Right now, we are having this crazy meldown weather in Anchorage that is taking what little snow we had away so I’m dreaming of the ocean, the sun, and the sand between my toes. Of the many ventures I’ve had to beaches, one of my favorites has to be the spring break trip I took back in 2009 to Zihuatanejo with my amazing friend and human spirit Ayme Johnson. She makes my life all the better, that’s for sure! For the most part, these are some excerpts from my journal during the trip.
Angela’s Hostel, Zihuatanejo, Mexico:
In the heart of downtown Zihuatanejo, a great option if you go there! It has a full kitchen as well as dorm and private room options. The hosts who own and operate it are a couple, the husband is from Canada and he is married to a local, Angela. Fantastic people who run an efficient and helpful business, and are down to earth.
We went to Potosi yesterday, a small, slightly built up village south of Zihuatanejo. It was good to see a suburb with a quiet feel. While it had a few more restaurants than I anticipated, it was still very simple and rural. There was a lagoon that intersected the ocean, and some nearby rolling hills. We took advantage of the desolation towards the end of the beach and poached some hammocks near the shore. The breeze rushed over me peacefully; Ayme was asleep in less than five minutes. Eventually, a worker came to ask us to leave after we told her we didn’t want a massage. It was worth it though.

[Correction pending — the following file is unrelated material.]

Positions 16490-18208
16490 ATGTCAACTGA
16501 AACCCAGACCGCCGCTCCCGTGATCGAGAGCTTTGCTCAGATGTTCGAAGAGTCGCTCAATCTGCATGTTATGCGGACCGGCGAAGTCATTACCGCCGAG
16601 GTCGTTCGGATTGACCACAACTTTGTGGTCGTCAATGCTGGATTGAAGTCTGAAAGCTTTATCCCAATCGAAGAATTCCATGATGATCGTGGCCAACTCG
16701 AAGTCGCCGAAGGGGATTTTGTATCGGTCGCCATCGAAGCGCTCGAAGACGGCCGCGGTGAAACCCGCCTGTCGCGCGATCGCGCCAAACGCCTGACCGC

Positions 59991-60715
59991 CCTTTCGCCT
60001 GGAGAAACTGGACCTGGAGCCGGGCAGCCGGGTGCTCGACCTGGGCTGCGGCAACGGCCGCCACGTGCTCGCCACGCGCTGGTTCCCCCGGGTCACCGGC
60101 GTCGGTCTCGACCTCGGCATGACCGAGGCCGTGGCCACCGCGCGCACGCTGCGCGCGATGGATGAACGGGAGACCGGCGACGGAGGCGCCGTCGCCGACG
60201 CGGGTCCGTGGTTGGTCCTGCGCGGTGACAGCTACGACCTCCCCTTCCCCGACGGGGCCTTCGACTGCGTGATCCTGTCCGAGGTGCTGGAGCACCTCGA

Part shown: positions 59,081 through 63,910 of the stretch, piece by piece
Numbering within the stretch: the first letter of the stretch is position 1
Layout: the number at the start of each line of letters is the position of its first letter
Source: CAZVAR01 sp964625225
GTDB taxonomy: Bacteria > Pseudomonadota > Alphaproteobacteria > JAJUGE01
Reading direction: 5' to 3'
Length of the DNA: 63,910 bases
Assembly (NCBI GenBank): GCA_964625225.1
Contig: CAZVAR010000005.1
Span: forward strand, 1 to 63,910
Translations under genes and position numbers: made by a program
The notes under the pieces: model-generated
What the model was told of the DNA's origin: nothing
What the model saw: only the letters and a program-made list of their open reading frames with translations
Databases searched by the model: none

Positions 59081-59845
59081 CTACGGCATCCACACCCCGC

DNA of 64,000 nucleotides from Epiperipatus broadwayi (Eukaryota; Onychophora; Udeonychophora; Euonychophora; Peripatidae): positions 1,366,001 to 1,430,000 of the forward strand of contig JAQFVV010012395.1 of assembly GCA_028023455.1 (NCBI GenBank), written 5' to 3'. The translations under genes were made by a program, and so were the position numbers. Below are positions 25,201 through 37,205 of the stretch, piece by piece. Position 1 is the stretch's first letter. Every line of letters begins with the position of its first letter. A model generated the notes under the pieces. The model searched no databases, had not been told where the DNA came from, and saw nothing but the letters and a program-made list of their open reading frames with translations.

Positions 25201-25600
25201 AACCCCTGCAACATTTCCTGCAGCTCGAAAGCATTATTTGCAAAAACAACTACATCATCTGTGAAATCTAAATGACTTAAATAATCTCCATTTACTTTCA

The best part, outside of getting away, was the transportation experience. Why is the transportation always the area of comic relief? It never fails to amuse me. On the bus ride, we got the typical image you would have of a bus in Mexico: chickens, religion, and curtains with little balls on the end. I met a guy who shared his stories of living in Atlanta (where I’m from); I have a feeling he was deported because he kept going on about all the trouble people get into in the U.S. He then whips out his phone only to show me the numerous photos of his large marijuana plants. It was hilarious-he for sure expected me to ask for some weed because he was making price comparisons and what a deal the product of Mexico truly was compared to that in the U.S.
After the bus, we had to catch a camioneta or truck down to Potosi’s shore. We hitched a truck from a local named Nacho. Yes, Nacho. He touched us briefly with his local wisdom and pride. He loved being able to practice his English, but it was such a cool, brief encounter of a stranger being totally open, honest, and sincere. At least I thought so. He didn’t want any money and yet we ended up putting him on our best part of the day list! While Potsoi was a great experience, we didn’t want to spend a lot of money staying at a hotel. We preferred to just go back to our awesome hostel world in Zihuatanejo so we did.